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    That really shouldn't be a surprise to anyone. If you don't have a profitable business, there will be no long-time customers.
     
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  17. jbcarioca
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    A corollary might be: since the airline industry has never had long term net profits, nearly all airlines are probably long-term unstable. The evidence supports such assertions pretty strongly, does it not?

    Even such bastions of positive outlook as SQ and CX have (ir)regular bouts of losses. Recall Volcanos?, SARS? Because airlines are always subject to climactic and environmental disasters, and political ones too., it is not very easy to imagine long term airline success.

    Airplane manufacturers, airline suppliers and servicing industries are another matter entirely, they'll do fine.

    Will a merged AA and UA be long term profitable? No, probably not.
    Will either on it's own do that? No.
    Will they both still have the sky high interest rates that they both do now? Yes!
    Take a quick look at the US deal with Barclays. Imagine a 5.5% interest rate today in US$ secured against Dividend Miles that US can just print on demand. That is a great deal for Barclays, but for US too since they're not exactly overwhelmed with offers of cheap funding. Will the combined entity be more creditworthy? Probably not!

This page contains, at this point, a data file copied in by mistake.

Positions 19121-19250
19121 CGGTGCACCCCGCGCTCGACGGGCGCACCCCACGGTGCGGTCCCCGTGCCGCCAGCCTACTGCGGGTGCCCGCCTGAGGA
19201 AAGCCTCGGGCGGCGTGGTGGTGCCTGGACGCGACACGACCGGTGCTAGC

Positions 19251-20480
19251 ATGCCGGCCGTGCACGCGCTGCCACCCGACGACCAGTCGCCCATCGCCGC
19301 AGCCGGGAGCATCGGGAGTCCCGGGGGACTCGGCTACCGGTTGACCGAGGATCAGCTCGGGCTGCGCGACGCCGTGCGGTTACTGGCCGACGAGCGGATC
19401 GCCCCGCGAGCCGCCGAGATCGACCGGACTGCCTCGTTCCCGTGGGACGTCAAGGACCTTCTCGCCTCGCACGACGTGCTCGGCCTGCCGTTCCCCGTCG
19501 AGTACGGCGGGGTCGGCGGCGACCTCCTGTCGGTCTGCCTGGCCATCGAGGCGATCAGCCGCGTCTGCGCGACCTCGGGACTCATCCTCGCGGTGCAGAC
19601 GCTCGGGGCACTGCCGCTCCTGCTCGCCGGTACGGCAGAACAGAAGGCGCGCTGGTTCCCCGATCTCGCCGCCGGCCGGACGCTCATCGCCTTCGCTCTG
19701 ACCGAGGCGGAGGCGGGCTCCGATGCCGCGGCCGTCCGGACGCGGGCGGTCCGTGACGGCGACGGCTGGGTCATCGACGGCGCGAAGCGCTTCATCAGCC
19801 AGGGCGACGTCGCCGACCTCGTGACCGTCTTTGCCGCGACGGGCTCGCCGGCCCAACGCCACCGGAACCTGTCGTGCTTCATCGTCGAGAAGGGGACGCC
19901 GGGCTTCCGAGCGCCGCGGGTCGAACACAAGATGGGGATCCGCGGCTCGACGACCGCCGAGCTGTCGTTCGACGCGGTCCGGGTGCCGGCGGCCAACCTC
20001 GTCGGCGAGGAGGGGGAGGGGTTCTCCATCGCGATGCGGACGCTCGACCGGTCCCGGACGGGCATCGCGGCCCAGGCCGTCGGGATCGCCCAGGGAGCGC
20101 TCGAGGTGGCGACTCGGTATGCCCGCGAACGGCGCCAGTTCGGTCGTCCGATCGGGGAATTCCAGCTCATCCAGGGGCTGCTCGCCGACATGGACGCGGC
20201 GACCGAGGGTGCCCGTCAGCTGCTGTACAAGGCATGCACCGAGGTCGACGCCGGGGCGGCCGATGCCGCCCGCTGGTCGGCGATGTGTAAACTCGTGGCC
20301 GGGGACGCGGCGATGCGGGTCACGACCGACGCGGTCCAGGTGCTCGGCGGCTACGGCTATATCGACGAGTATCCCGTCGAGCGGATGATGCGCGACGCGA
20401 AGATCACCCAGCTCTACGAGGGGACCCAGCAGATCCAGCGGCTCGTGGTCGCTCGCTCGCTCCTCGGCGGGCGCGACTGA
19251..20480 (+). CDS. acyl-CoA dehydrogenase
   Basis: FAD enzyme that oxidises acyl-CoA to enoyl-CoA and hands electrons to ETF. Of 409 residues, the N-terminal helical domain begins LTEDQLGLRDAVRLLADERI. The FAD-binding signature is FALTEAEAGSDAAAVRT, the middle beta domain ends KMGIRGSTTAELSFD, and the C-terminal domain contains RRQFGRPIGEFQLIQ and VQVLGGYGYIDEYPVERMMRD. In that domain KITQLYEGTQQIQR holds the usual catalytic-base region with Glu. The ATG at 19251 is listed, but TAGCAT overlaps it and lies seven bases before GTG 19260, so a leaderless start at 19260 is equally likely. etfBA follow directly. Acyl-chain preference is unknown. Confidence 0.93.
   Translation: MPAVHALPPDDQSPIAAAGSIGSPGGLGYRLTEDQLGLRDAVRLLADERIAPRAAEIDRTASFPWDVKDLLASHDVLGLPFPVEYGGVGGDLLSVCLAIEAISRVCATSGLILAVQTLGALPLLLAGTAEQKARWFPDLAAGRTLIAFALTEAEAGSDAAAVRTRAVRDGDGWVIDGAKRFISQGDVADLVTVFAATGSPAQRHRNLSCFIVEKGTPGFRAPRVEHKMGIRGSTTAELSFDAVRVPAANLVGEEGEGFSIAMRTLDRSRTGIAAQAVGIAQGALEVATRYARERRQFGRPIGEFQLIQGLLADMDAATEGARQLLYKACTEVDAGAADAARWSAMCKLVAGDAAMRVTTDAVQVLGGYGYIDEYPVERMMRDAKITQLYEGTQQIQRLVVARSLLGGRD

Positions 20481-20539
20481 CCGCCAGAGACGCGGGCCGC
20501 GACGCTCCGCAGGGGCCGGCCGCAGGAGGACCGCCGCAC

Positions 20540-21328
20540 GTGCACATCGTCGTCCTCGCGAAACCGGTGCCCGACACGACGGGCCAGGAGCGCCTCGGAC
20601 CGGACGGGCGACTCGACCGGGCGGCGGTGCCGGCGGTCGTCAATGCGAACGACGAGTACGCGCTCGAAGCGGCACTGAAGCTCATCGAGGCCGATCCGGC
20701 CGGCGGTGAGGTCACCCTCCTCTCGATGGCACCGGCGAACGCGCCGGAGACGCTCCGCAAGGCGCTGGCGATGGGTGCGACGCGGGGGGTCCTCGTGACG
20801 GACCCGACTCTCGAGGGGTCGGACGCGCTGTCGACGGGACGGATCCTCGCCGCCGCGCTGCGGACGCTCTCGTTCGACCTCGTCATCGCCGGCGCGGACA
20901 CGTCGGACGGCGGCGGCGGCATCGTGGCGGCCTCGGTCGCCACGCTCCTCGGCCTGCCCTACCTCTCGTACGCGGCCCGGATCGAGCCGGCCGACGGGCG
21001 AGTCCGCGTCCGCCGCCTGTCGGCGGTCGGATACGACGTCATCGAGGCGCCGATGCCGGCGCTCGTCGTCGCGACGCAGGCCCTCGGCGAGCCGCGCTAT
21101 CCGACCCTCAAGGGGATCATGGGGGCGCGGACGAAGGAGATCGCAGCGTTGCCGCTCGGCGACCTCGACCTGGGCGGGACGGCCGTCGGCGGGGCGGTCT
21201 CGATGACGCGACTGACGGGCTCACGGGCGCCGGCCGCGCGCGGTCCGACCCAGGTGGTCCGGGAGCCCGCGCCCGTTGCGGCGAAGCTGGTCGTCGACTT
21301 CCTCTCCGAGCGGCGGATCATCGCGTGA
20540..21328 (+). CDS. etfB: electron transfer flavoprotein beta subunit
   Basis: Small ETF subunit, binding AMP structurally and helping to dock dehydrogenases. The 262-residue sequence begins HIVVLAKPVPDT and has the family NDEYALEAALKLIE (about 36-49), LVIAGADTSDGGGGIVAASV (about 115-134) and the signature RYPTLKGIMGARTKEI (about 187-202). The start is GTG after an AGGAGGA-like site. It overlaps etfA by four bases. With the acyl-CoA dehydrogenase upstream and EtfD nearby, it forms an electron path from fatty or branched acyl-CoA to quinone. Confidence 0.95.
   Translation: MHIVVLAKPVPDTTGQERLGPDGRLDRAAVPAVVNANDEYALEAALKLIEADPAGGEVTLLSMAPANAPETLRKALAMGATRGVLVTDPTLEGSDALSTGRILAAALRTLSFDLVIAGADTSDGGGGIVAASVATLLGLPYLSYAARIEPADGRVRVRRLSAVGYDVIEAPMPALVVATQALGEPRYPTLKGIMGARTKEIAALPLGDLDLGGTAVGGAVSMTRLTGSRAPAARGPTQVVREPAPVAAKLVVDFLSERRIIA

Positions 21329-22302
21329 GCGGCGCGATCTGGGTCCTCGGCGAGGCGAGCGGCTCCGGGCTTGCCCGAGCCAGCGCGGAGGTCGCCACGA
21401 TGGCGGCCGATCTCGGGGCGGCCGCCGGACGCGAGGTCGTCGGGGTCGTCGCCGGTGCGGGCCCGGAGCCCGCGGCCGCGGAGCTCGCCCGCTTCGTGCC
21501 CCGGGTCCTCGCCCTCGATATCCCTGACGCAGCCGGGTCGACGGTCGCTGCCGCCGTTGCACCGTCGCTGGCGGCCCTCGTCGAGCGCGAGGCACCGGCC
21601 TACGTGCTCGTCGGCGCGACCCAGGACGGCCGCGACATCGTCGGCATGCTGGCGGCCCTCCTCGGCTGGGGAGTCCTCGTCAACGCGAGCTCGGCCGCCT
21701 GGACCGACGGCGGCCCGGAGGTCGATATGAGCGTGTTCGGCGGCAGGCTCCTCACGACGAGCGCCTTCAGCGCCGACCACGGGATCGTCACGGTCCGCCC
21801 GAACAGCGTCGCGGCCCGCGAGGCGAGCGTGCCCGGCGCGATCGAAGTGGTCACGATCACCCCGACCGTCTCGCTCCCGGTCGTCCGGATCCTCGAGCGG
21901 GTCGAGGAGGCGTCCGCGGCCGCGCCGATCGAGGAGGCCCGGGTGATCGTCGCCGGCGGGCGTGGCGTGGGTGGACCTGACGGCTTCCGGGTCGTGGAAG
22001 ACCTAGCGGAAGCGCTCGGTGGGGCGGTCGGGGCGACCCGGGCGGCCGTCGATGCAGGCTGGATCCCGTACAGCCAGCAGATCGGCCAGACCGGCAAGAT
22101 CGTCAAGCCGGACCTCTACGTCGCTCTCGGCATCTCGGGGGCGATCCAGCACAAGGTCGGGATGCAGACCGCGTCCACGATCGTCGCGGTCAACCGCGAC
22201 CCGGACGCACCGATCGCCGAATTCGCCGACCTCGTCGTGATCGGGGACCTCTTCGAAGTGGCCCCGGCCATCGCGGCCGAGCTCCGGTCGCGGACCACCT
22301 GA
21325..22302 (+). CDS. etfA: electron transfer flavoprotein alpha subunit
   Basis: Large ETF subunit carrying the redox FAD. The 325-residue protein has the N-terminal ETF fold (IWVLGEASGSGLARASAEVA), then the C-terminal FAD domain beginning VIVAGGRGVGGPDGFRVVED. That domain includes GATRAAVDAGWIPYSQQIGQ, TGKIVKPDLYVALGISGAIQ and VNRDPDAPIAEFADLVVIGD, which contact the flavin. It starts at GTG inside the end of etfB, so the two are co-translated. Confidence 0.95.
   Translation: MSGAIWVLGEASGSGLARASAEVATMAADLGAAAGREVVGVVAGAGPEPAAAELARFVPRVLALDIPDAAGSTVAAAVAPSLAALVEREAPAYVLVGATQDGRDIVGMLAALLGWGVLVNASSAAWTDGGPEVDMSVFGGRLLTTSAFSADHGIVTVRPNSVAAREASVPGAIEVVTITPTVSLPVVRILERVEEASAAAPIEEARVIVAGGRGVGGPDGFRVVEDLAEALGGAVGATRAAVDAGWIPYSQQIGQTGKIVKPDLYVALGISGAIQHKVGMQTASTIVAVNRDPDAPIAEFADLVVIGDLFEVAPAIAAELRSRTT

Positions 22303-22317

18. Travel2Food
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    And Parker is no different than Smisek from tha aspect. At any of the airlines, it's no longer about long-term customer, loyalty, or market share..... It's about profitability and maximizing revenue. Delta has done perhaps the best management-wise (and they've long been known for good management), but they don't coddle frequent travelers or worry too much about LVCs - the focus is all HVC.
     
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  19. From NYC
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    During SMD2, Parker was very upfront that baggage fees were what got US into the black. "Do you think we're really going to get rid of that billion dollars?!" We all may hate fees and such, but they ain't going away anytime soon.
     
  20. Mike Reed

    Mike Reed Gold Member

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    Well, yes and no. I was there, too. He was also careful to point out that it was coincidental that their baggage revenue equaled (roughly) their net profits that year, emphasizing instead how much of the up-front and underground operations cost related solely to checked bags. From ticket counters where bags are checked to infrastructure to move them to/from planes to equipment to load/unload them... lots of actual cost that could be cut dramatically if everything were carryon (not to mention extra cargo ops space), but how unrealistic that was - hence bag charges for people that check bags and use the infrastructure.

    Sent from my iPhone using milepoint
     
  21. From NYC
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    Funny how those kinds of coincidences happen.

    Let alone the fact that all the infrastructure for checking bags was already in place and operational well before US started charging for checked bags. It's not as though all of that came into place against the bottom line once charging for checked bags went live. So, charging for checking offset those already existing costs and put them into profit.